Agile Webspace > Accountabilities > Product Owner

The Product Owner

The Product Owner is accountable for maximizing the value of the product resulting from work of the developers. How this is done may vary widely across organizations, Scrum Teams, and individuals.

At Skyline, the Product Owner (PO) builds bridges between the developers working on the project and the internal and external stakeholders. POs are accountable for optimizing the value created by the development teams. They maintain close communication lines with end users, understand the product vision and can deliver that vision to the developers.

"The Product Owner makes sure the developers build the right thing; the developers build the thing right."

The Product Owner is also accountable for effective Product Backlog management, which includes:

  • Developing and explicitly communicating the Product Goal,
  • Creating and clearly communicating Product Backlog items,
  • Ordering Product Backlog items, and
  • Ensuring that the Product Backlog is transparent, visible, and understood.

The Product Owner may do the above work or may delegate the responsibility to others. Regardless, the Product Owner remains accountable.

For Product Owners to succeed, the entire organization must respect their decisions. These decisions are visible in the content and ordering of the Product Backlog, and through the inspectable Increment at the Sprint Review.

The Product Owner is one person, not a committee. The Product Owner may represent the needs of many stakeholders in the Product Backlog. Those wanting to change the Product Backlog can do so by trying to convince the Product Owner.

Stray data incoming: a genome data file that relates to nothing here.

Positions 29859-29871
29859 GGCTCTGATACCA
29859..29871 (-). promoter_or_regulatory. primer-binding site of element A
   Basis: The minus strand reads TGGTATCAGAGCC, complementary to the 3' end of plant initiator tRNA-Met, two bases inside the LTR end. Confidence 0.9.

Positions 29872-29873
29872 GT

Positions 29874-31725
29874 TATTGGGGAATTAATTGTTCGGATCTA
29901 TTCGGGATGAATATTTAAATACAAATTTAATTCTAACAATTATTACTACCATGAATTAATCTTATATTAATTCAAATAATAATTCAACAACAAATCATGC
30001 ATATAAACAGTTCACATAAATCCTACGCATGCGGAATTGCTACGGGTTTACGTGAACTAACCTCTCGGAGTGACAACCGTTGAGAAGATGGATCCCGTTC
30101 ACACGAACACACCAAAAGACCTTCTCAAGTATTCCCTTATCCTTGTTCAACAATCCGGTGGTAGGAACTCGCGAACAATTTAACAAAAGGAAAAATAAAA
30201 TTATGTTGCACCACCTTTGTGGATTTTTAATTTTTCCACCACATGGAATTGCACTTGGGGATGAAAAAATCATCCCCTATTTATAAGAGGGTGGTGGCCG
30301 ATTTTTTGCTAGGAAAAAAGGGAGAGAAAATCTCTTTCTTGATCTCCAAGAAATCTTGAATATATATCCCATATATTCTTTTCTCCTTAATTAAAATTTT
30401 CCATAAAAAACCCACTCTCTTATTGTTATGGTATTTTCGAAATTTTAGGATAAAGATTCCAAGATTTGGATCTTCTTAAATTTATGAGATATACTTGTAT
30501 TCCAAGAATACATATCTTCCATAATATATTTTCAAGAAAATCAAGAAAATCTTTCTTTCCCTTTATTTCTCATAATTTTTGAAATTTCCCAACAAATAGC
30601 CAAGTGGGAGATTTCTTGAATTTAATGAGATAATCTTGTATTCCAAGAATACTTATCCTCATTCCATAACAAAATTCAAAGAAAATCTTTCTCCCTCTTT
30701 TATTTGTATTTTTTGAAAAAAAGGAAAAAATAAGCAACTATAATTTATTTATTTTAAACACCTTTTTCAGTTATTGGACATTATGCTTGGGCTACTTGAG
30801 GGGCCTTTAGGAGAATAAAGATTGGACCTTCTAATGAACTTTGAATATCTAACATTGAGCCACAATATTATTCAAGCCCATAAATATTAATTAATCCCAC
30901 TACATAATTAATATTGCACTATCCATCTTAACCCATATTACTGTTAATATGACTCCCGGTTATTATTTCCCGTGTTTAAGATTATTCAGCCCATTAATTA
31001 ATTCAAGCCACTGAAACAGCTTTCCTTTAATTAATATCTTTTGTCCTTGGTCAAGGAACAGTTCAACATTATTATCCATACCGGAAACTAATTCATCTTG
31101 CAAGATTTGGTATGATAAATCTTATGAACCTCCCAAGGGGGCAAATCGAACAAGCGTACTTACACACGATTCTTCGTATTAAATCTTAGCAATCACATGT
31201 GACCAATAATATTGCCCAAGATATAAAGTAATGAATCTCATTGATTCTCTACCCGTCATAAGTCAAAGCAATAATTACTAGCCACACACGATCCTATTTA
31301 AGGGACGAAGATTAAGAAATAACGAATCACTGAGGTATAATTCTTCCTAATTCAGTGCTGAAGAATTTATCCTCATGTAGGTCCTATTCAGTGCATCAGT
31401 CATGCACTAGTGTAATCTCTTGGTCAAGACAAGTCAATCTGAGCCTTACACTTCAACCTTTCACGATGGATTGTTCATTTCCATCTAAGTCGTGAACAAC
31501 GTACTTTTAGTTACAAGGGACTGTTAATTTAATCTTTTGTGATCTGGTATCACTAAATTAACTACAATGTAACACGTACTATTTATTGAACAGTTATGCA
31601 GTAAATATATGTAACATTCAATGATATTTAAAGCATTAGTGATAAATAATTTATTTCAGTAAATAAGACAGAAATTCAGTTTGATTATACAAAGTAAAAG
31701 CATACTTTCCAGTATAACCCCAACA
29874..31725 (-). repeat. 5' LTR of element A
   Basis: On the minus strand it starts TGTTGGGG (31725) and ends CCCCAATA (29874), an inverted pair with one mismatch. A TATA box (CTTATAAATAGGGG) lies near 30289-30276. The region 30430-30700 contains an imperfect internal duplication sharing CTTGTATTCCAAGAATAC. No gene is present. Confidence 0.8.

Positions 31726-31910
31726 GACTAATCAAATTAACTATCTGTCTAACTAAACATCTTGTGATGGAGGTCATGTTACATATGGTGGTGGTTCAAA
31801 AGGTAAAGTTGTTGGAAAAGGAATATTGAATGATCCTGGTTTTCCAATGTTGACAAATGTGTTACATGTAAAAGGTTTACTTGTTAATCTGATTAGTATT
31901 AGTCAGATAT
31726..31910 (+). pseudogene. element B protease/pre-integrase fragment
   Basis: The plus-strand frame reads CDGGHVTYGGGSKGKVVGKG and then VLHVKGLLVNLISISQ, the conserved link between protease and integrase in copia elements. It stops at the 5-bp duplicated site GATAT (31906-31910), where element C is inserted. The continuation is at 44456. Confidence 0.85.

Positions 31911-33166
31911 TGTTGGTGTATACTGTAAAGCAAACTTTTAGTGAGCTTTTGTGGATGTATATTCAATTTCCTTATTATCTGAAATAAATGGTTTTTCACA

• Prevent being the bridge (bottleneck) between stakeholders and the squad.
  • Instead build bridges between the stakeholders and the squad.
  • Have a vision of what should be built and be able to convey the vision, strategy, and roadmap to the team.
  • Collaborate with other Product Owners across chapters, tribes, and squads.
  • Work closely together with key stakeholders throughout the development life cycle.
  • Translate the desires of the users to the rest of the team.
  • Have a solid understanding of DataMiner, the market, the customer, the users, and the business, in order to make sound decisions in cooperation with the squad.
  • Work with the input of end users to review priorities regularly and adjust development accordingly.
  • Dare to say "no" if it helps to keep the team focused on delivering value.
  • Keep commitments towards budget and time frame into account when prioritizing.
  • Decide when the potentially releasable increment should be released.
  • Does not make the effort estimations.
  • Does not create the Sprint Backlog. This is created by the developers based on the top items of the Product Backlog.
  • Present objectives and challenges to the squad but refrain from dictating "how" these should be handled—the "how" is the responsibility of the developers and no one else.


  • The sole owner of the Product Backlog.
  • Empowered by the whole company, from all levels, to make decisions that affect the squad's Product Backlog.

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